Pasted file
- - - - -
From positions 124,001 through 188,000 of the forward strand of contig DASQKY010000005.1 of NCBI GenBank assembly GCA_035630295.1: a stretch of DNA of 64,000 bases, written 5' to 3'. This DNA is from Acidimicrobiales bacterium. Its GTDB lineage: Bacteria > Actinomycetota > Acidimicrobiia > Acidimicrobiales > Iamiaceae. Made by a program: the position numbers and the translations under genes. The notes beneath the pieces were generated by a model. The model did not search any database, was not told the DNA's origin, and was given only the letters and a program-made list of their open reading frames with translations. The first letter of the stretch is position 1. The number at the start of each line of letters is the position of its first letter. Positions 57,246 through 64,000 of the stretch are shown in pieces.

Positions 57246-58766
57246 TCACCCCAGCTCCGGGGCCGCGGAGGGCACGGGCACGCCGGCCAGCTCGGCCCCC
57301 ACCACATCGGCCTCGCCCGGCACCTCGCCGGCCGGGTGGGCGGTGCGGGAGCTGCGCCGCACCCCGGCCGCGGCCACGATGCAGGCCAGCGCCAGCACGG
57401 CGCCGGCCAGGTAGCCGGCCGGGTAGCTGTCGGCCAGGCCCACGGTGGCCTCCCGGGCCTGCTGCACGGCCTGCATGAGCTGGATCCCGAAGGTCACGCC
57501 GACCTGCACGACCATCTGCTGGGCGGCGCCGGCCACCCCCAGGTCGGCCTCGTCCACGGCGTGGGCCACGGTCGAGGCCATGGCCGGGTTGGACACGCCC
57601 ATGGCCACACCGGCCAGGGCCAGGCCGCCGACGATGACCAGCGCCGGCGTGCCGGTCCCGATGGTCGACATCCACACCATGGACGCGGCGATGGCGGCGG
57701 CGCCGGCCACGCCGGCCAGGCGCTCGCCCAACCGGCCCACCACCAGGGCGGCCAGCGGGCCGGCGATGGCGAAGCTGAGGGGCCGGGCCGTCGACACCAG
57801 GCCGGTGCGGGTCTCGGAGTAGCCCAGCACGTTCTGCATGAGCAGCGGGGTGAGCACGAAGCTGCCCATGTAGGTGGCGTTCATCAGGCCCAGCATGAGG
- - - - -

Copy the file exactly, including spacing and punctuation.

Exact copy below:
From positions 124,001 through 188,000 of the forward strand of contig DASQKY010000005.1 of NCBI GenBank assembly GCA_035630295.1: a stretch of DNA of 64,000 bases, written 5' to 3'. This DNA is from Acidimicrobiales bacterium. Its GTDB lineage: Bacteria > Actinomycetota > Acidimicrobiia > Acidimicrobiales > Iamiaceae. Made by a program: the position numbers and the translations under genes. The notes beneath the pieces were generated by a model. The model did not search any database, was not told the DNA's origin, and was given only the letters and a program-made list of their open reading frames with translations. The first letter of the stretch is position 1. The number at the start of each line of letters is the position of its first letter. Positions 57,246 through 64,000 of the stretch are shown in pieces.

Positions 57246-58766
57246 TCACCCCAGCTCCGGGGCCGCGGAGGGCACGGGCACGCCGGCCAGCTCGGCCCCC
57301 ACCACATCGGCCTCGCCCGGCACCTCGCCGGCCGGGTGGGCGGTGCGGGAGCTGCGCCGCACCCCGGCCGCGGCCACGATGCAGGCCAGCGCCAGCACGG
57401 CGCCGGCCAGGTAGCCGGCCGGGTAGCTGTCGGCCAGGCCCACGGTGGCCTCCCGGGCCTGCTGCACGGCCTGCATGAGCTGGATCCCGAAGGTCACGCC
57501 GACCTGCACGACCATCTGCTGGGCGGCGCCGGCCACCCCCAGGTCGGCCTCGTCCACGGCGTGGGCCACGGTCGAGGCCATGGCCGGGTTGGACACGCCC
57601 ATGGCCACACCGGCCAGGGCCAGGCCGCCGACGATGACCAGCGCCGGCGTGCCGGTCCCGATGGTCGACATCCACACCATGGACGCGGCGATGGCGGCGG
57701 CGCCGGCCACGCCGGCCAGGCGCTCGCCCAACCGGCCCACCACCAGGGCGGCCAGCGGGCCGGCGATGGCGAAGCTGAGGGGCCGGGCCGTCGACACCAG
57801 GCCGGTGCGGGTCTCGGAGTAGCCCAGCACGTTCTGCATGAGCAGCGGGGTGAGCACGAAGCTGCCCATGTAGGTGGCGTTCATCAGGCCCAGCATGAGG